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Python Cookbook by David Ascher, Alex Martelli

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Simulating Enumerations in Python

Credit: Will Ware

Problem

You want to define an enumeration in the spirit of C’s enum type.

Solution

Python’s introspection facilities let you add a version of enum, even though Python, as a language, does not support this construct:

import types, string, pprint, exceptions

class EnumException(exceptions.Exception):
    pass

class Enumeration:
    def _ _init_ _(self, name, enumList, valuesAreUnique=1):
        self._ _doc_ _ = name
        lookup = { }
        reverseLookup = { }
        i = 0
        uniqueNames = {}
        uniqueValues = {}
        for x in enumList:
            if type(x) == types.TupleType:
                x, i = x
            if type(x) != types.StringType:
                raise EnumException, "enum name is not a string: " + x
            if type(i) != types.IntType:
                raise EnumException, "enum value is not an integer: " + i
            if uniqueNames.has_key(x):
                raise EnumException, "enum name is not unique: " + x
            if valuesAreUnique and uniqueValues.has_key(i):
                raise EnumException, "enum value is not unique for " + x
            uniqueNames[x] = 1
            uniqueValues[i] = 1
            lookup[x] = i
            reverseLookup[i] = x
            i = i + 1
        self.lookup = lookup
        self.reverseLookup = reverseLookup
    def _ _getattr_ _(self, attr):
        try: return self.lookup[attr]
        except KeyError: raise AttributeError
    def whatis(self, value):
        return self.reverseLookup[value]

Discussion

In C, enum lets you declare several constants, typically with unique values (although you can also explicitly arrange for a value to be duplicated under two different names), without necessarily specifying the actual values (except when you want it to).

Python has an accepted idiom that’s fine for small numbers of constants:

A, B, C, D = range(4)

But this idiom doesn’t scale well to large numbers and doesn’t allow you to specify values for some constants while leaving others to be determined automatically. This recipe provides for all these niceties, while optionally verifying that all values (specified and unspecified) are unique. Enum values are attributes of an Enumeration class (Volkswagen.BEETLE, Volkswagen.PASSAT, etc.). A further feature, missing in C but really quite useful, is the ability to go from the value to the corresponding name inside the enumeration (of course, the name you get is somewhat arbitrary for those enumerations in which you don’t constrain values to be unique).

This recipe’s Enumeration class has an instance constructor that accepts a string argument to specify the enumeration’s name and a list argument to specify the names of all values for the enumeration. Each item of the list argument can be a string (to specify that the value named is one more than the last value used), or else a tuple with two items (the string that is the value’s name and the value itself, which must be an integer). The code in this recipe relies heavily on strict type-checking to find out which case applies, but the recipe’s essence would not change by much if the checking was performed in a more lenient way (e.g., with the isinstance built-in function).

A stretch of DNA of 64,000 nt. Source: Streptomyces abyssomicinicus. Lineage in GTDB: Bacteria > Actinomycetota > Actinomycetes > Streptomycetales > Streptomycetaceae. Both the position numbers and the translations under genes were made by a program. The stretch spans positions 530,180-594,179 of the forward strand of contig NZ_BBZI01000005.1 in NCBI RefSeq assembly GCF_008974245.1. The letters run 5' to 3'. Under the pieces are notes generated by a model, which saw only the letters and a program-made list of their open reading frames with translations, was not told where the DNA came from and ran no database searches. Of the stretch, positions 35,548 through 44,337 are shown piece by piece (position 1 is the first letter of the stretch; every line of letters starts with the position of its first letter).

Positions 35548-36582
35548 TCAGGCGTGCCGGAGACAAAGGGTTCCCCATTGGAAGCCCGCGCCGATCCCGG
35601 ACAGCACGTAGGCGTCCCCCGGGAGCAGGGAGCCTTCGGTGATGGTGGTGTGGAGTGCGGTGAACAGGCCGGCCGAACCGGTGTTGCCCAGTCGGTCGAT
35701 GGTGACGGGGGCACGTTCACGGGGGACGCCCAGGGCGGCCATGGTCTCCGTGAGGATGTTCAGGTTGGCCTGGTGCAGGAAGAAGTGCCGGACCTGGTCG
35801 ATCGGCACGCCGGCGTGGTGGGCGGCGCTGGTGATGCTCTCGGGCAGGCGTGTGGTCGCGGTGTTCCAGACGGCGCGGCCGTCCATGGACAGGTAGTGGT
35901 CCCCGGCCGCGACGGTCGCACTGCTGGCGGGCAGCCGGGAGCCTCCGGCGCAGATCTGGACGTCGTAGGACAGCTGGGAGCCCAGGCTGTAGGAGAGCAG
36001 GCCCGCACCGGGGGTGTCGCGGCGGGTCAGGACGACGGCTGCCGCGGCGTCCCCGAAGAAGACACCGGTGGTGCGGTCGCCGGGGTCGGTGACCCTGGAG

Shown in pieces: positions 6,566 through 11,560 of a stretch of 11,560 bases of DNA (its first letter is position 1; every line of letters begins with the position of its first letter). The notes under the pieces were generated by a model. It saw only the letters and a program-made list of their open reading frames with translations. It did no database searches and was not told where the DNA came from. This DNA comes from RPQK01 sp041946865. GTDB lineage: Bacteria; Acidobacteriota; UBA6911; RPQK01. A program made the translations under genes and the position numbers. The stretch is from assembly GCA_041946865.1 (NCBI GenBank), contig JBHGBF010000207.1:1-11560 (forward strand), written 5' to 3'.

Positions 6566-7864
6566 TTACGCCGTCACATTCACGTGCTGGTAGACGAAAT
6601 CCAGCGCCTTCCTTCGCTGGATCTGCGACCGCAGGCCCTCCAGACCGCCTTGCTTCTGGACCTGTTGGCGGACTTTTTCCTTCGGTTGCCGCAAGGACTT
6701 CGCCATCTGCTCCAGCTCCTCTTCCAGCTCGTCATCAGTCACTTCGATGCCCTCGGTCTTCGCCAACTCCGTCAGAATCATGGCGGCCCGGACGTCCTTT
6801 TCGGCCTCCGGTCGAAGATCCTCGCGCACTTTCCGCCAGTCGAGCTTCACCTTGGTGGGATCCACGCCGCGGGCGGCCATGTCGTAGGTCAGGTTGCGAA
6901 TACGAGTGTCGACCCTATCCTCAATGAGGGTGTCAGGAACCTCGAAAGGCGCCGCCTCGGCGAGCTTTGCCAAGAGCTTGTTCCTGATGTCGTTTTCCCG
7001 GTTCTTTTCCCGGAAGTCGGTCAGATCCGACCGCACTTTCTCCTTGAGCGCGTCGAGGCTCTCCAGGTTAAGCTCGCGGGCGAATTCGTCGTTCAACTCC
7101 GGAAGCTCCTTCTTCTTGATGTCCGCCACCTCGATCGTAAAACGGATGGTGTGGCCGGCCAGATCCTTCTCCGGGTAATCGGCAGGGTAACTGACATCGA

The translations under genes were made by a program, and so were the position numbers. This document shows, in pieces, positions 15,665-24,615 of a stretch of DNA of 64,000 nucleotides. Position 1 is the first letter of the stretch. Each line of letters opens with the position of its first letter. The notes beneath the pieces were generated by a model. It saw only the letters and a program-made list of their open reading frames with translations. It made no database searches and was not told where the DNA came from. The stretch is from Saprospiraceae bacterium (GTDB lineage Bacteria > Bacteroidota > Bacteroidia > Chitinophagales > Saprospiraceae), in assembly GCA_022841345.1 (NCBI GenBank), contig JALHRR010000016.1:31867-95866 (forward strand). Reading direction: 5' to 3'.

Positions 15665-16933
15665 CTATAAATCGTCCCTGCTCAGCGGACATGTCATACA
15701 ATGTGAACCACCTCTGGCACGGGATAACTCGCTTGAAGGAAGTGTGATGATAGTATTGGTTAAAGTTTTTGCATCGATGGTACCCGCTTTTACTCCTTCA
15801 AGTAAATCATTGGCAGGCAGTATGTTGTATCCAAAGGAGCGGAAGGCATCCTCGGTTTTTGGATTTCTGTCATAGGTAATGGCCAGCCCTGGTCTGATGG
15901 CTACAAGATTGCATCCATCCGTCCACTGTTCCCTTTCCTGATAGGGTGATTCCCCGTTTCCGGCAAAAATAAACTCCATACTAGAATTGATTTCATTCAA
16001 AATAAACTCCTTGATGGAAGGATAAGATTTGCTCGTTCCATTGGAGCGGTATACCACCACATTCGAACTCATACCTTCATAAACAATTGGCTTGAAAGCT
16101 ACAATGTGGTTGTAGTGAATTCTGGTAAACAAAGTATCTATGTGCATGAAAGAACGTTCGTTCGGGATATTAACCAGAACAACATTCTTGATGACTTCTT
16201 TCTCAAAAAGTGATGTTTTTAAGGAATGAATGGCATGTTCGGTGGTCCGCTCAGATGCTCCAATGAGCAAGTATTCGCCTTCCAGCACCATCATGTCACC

Therefore, each instance is equipped with two dictionaries: self.lookup to map names to values and self.reverselookup to map values back to the corresponding names. The special method _ _getattr_ _ lets names be used with attribute syntax (e.x is mapped to e.lookup['x']), and the whatis method allows reverse lookups (i.e., finds a name, given a value) with comparable syntactic ease.

Here’s an example of how you can use this Enumeration class:

if _ _name_ _ == '_ _main_ _':

    Volkswagen = Enumeration("Volkswagen",
        ["JETTA", "RABBIT", "BEETLE", ("THING", 400), "PASSAT", "GOLF",
         ("CABRIO", 700), "EURO_VAN", "CLASSIC_BEETLE", "CLASSIC_VAN"
         ])

    Insect = Enumeration("Insect",
        ["ANT", "APHID", "BEE", "BEETLE", "BUTTERFLY", "MOTH", "HOUSEFLY",
         "WASP", "CICADA", "GRASSHOPPER", "COCKROACH", "DRAGONFLY"
         ])

    def demo(lines):
        previousLineEmpty = 0
        for x in string.split(lines, "\n"):
            if x:
                if x[0] != '#':
                    print ">>>", x; exec x; print
                    previousLineEmpty = 1
                else:
                    print x
                    previousLineEmpty = 0
            elif not previousLineEmpty:
                print x
                previousLineEmpty = 1

    def whatkind(value, enum):
        return enum._ _doc_ _ + "." + enum.whatis(value)

    class ThingWithType:
        def _ _init_ _(self, type):
            self.type = type

    demo("""
    car = ThingWithType(Volkswagen.BEETLE)
    print whatkind(car.type, Volkswagen)
    bug = ThingWithType(Insect.BEETLE)
    print whatkind(bug.type, Insect)
    print car._ _dict_ _
    print bug._ _dict_ _
    pprint.pprint(Volkswagen._ _dict_ _)
    pprint.pprint(Insect._ _dict_ _)
    """)

Note that attributes of car and bug don’t include any of the enum machinery, because that machinery is held as class attributes, not as instance attributes. This means you can generate thousands of car and bug objects with reckless abandon, never worrying about wasting time or memory on redundant copies of the enum stuff.

See Also

Recipe 5.16, which shows how to define constants in Python; documentation on _ _getattr_ _ in the Language Reference.

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